Lack of visible leads a factor in STEM participation
According to research conducted by the Advanced Manufacturing Growth Centre (AMGC), one of the key factors contributing to low participation of females in STEM is a lack of female leads.
These findings are echoed in a federal government body of research and policy publication titled ‘Advancing Women in STEM’, championed by engineer and Federal Minister for Industry, Science and Technology Karen Andrews.
“I am passionate about seeing more women taking on STEM careers and working in manufacturing. Increasing women’s participation in STEM is not only important for women, it is vital for strengthening our economy and creating the jobs we need for the future,” said Minister Andrews.
Further research, conducted as part of AMGC’s 10 ways to succeed in Australian manufacturing report, involved focus groups of over 1000 students across the nation in which students were presented with information about what today’s manufacturing looks like.
Far from the outdated images of blue overalls and dark sheds, manufacturing today is as diverse as the population of Australia, covering every sector of the economy where something is being made. The information provided to all participants resulted in a 47% net increase in interest in a manufacturing career.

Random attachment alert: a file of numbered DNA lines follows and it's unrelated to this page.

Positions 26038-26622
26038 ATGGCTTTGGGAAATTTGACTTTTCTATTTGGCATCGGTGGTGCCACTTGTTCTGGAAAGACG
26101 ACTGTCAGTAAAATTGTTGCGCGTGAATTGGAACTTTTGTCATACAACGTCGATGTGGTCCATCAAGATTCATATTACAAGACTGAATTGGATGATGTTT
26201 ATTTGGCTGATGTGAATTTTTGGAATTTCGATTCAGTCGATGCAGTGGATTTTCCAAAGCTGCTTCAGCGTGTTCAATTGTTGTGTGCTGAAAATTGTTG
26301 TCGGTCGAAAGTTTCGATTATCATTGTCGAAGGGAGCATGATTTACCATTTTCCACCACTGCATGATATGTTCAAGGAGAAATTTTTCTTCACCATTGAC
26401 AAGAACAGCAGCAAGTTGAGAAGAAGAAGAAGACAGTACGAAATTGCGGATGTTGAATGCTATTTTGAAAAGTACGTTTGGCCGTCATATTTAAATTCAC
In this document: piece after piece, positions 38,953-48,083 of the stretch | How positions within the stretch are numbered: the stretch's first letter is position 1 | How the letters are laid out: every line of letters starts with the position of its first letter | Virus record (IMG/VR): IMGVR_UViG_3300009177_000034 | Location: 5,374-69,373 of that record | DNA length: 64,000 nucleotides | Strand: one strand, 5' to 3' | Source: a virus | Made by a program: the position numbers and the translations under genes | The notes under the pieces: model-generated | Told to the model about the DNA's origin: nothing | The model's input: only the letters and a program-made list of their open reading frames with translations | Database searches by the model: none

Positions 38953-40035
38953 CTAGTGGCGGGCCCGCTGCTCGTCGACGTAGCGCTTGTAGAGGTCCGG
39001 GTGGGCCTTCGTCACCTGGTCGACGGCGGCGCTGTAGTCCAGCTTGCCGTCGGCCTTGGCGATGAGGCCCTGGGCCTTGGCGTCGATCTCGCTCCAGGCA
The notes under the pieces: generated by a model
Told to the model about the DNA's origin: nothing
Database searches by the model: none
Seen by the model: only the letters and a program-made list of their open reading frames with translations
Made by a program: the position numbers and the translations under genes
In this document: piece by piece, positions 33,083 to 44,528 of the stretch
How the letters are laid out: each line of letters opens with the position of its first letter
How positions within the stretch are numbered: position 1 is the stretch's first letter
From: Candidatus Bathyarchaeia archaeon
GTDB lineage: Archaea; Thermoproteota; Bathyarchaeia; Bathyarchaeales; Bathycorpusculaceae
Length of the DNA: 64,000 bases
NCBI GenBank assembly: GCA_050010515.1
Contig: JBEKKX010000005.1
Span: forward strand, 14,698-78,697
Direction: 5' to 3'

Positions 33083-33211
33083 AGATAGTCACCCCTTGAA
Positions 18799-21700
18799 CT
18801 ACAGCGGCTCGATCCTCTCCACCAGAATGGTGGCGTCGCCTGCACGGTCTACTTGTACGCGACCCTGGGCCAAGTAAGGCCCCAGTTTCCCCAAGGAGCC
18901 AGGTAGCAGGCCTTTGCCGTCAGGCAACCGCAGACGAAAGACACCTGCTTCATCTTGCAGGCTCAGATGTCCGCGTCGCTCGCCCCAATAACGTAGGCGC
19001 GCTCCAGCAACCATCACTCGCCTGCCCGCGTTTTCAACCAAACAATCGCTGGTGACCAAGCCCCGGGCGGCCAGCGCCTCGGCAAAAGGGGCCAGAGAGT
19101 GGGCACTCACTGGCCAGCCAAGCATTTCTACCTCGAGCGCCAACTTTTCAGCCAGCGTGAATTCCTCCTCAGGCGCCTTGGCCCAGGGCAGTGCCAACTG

Women, in particular, said that having a better understanding of the industry’s opportunities and seeing themselves included in communications about manufacturing had a strong impact on their ‘mental availability’ to choosing manufacturing as a career path.
This is a point reinforced by Dr Heba Khamis, CEO of Contactile — a cutting-edge Sydney-based biomedical company specialising in bestowing robots with the sense of touch and human-like dexterity.
“A career in STEM is an opportunity to be on the cutting edge and work with the latest technology. These careers are the fastest-growing in the world, with high demand, high pay and a high level of job satisfaction.” said Dr Khamis.
Employing over 1.27 million Australians, modern manufacturing has evolved to encompass seven distinct steps along the manufacturing ‘smiley curve’ or value chain. These steps encompass roles in research and development, design, logistics, production, sales (including marketing and communications), service and support, and as such support a vast array of career options for prospective students in disciplines that are higher paid and more resilient that those that went before them.
To learn more about how Australian manufacturing is changing and the people driving the change, students, teachers, professionals and parents are encouraged to visit AMGC’s Manufacturing Academy to hear from leaders from across the manufacturing industry.
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